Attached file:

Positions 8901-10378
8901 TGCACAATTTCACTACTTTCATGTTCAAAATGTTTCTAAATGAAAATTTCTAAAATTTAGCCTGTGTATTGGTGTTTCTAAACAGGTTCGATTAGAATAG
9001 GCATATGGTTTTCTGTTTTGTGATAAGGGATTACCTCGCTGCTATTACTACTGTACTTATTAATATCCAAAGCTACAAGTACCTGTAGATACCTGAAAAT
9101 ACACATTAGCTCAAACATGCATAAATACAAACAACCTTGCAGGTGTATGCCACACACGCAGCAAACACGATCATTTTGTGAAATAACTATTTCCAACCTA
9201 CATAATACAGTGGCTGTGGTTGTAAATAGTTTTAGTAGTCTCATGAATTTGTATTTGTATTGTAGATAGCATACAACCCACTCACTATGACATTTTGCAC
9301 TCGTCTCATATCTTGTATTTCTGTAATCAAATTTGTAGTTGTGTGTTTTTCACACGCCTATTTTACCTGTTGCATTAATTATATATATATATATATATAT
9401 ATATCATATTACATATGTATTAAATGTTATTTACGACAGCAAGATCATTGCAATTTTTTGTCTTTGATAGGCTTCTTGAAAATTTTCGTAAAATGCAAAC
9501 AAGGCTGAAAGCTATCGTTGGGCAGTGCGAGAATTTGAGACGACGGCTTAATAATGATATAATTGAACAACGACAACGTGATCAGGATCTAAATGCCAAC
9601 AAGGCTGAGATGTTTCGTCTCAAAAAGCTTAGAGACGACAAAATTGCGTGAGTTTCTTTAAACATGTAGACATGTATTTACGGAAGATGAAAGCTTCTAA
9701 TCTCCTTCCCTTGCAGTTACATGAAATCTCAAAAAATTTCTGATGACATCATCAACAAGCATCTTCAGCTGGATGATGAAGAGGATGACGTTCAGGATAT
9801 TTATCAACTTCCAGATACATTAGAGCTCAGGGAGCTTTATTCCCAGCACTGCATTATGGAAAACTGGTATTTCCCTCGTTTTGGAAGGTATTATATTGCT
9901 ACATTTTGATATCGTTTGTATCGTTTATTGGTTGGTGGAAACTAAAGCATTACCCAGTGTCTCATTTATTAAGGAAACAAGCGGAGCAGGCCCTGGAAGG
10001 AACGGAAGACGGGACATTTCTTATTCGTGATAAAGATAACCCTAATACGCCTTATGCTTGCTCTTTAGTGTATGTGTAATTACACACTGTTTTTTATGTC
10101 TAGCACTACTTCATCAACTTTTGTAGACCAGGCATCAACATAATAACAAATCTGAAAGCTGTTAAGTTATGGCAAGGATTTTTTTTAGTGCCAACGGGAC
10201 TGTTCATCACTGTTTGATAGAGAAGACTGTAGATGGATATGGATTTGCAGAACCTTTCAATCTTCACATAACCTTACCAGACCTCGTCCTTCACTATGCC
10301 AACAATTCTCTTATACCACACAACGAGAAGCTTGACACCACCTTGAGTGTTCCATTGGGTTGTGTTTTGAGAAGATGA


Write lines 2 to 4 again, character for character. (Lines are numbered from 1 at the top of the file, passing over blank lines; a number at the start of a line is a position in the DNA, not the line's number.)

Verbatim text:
8901 TGCACAATTTCACTACTTTCATGTTCAAAATGTTTCTAAATGAAAATTTCTAAAATTTAGCCTGTGTATTGGTGTTTCTAAACAGGTTCGATTAGAATAG
9001 GCATATGGTTTTCTGTTTTGTGATAAGGGATTACCTCGCTGCTATTACTACTGTACTTATTAATATCCAAAGCTACAAGTACCTGTAGATACCTGAAAAT
9101 ACACATTAGCTCAAACATGCATAAATACAAACAACCTTGCAGGTGTATGCCACACACGCAGCAAACACGATCATTTTGTGAAATAACTATTTCCAACCTA